Background Adalimumab, an anti-TNF-α monoclonal antibody, is effective in active rheumatoid arthritis (RA). Subcutaneous injections of adalimumab lead to highly variable trough concentrations between patients  that may partly explain the variability of response. To date, adalimumab pharmacokinetics (PK) after subcutaneous route has never been described.
Objectives The goal of this study is to analyse the quantitative influence of individual factors on adalimumab PK in RA patients.
Methods One hundred and twenty seven samples from 30 RA patients were used to measure adalimumab concentration [in a post-hoc analysis]. All patients received adalimumab 40 mg subcutaneously every other week. CRP levels and RA disease activity score (DAS28) were available at baseline, weeks 6, 12, 24 and 52. Adalimumab PK was described using a single compartment model with first-order absorption and elimination rates. A population approach was used. Sex, age, body weight, corticosteroid use and CRP levels were tested as covariates on each pharmacokinetic parameter.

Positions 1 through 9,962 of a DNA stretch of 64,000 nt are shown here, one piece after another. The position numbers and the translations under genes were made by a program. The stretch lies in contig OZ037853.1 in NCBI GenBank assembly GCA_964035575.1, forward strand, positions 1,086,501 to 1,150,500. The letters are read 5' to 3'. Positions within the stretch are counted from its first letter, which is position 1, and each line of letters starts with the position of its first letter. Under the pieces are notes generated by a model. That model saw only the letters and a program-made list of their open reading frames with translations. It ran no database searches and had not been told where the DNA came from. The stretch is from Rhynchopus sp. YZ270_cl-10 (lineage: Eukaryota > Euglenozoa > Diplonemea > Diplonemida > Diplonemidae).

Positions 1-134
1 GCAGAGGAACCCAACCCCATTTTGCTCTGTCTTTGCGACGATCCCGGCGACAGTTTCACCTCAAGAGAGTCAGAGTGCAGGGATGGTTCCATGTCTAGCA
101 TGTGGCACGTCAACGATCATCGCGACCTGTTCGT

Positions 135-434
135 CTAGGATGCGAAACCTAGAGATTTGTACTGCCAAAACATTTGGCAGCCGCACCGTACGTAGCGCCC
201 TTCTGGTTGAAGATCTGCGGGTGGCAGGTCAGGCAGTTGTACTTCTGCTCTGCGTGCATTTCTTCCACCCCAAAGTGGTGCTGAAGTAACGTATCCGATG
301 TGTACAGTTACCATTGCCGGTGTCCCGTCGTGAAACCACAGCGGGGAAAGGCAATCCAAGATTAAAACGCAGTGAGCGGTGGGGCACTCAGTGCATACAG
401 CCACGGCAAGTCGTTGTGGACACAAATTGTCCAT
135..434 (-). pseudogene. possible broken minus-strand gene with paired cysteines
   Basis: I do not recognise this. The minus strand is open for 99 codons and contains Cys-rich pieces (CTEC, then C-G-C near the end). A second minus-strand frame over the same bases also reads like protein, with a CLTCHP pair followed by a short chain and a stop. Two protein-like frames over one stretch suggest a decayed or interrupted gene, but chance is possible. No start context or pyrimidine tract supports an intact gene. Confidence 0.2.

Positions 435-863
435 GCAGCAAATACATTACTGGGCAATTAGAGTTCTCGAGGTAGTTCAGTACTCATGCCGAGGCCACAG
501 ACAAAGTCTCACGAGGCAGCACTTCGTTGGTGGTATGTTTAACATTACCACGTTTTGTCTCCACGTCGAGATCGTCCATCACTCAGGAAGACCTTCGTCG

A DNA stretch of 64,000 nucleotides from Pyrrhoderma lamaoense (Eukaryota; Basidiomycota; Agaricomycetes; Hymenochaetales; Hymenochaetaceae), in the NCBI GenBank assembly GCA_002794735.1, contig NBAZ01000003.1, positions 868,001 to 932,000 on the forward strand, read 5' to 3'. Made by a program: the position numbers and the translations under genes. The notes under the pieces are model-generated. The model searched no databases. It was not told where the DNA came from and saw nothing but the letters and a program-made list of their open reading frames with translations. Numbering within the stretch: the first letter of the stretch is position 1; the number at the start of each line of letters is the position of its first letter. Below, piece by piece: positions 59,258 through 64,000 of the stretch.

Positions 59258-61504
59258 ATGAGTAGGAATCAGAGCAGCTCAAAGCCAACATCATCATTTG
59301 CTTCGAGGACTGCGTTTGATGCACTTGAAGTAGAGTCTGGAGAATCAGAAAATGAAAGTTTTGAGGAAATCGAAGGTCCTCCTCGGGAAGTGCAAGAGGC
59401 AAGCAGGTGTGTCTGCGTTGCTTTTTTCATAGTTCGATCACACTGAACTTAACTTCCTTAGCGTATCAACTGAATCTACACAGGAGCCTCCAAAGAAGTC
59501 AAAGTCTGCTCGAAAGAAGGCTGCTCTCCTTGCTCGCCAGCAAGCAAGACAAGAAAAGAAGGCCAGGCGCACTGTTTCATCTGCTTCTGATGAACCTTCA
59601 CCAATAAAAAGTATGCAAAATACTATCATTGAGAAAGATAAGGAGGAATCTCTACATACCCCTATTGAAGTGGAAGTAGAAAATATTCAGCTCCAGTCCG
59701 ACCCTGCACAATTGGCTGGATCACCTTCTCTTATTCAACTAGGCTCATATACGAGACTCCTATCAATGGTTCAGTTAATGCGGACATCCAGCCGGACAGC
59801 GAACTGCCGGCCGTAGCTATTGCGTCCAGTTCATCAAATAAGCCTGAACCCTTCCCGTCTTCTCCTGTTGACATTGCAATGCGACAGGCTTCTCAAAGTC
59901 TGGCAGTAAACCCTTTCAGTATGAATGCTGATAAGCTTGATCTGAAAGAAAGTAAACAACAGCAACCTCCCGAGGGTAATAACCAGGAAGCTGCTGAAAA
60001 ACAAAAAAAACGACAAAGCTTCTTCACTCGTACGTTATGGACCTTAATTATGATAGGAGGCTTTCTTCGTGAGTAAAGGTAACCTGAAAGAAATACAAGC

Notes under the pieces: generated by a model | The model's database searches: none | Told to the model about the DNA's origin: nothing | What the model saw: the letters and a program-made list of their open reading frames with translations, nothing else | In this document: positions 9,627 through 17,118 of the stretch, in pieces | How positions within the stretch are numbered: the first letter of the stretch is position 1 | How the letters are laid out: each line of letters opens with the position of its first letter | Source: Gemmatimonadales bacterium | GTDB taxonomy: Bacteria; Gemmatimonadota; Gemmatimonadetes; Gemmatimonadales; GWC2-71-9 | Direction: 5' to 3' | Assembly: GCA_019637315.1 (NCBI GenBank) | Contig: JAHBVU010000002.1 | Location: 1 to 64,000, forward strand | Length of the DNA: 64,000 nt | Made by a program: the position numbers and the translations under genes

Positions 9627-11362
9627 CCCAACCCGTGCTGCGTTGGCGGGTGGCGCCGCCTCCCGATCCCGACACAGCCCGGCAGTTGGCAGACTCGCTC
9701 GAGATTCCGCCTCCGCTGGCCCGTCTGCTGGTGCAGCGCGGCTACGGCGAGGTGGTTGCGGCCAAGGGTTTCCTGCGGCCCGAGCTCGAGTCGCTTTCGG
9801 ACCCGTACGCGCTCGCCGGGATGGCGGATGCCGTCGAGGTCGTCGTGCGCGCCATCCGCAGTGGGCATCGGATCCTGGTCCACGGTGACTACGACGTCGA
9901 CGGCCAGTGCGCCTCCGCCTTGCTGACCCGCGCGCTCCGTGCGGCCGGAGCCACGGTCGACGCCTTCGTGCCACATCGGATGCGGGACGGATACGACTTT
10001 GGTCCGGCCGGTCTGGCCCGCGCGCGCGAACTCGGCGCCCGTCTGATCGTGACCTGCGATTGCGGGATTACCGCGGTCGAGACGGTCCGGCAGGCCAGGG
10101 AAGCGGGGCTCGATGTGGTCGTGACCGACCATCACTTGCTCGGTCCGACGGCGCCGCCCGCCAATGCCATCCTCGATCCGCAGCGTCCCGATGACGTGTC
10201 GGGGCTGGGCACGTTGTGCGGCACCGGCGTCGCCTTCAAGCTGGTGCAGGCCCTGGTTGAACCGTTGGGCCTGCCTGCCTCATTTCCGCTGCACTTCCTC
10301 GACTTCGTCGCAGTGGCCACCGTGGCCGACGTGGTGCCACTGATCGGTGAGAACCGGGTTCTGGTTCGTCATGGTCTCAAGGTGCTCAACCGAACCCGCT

Results The following pharmacokinetic parameters were estimated (interidividual coefficient of variation): apparent volume of distribution (Vd/F) = 12.4 L (75%), apparent clearance (CL/F) = 0.31 L/day (17%) and first-order absorption constant (ka) = 0.41 day-1. Apparent clearance increased with body weight and was higher in men. Age, CRP levels, and concomitant treatment with corticosteroid had no effect on pharmacokinetic parameters. Adalimumab concentrations reached steady state after 20 weeks in men and 28 weeks in women.
Conclusions Men eliminate adalimumab faster than women and the rate of elimination increases with weight in RA. Monitoring of serum adalimumab concentrations may be useful to avoid underexposure and treatment failure.
Time to steady state was long and raises the question of a loading dose of adalimumab at initiation.
Bartelds GM et al. Clinical response to adalimumab: relationship to anti-adalimumab antibodies and serum adalimumab concentrations in rheumatoid arthritis. Ann Rheum Dis. 2007; 66(7):921-926.
Acknowledgements Pr Christian Marcelli, CHU Caen. Pr René-Marc Flipo, CHU Lille. Pr Patrice Fardellone, CHU d’Amiens
Disclosure of Interest None Declared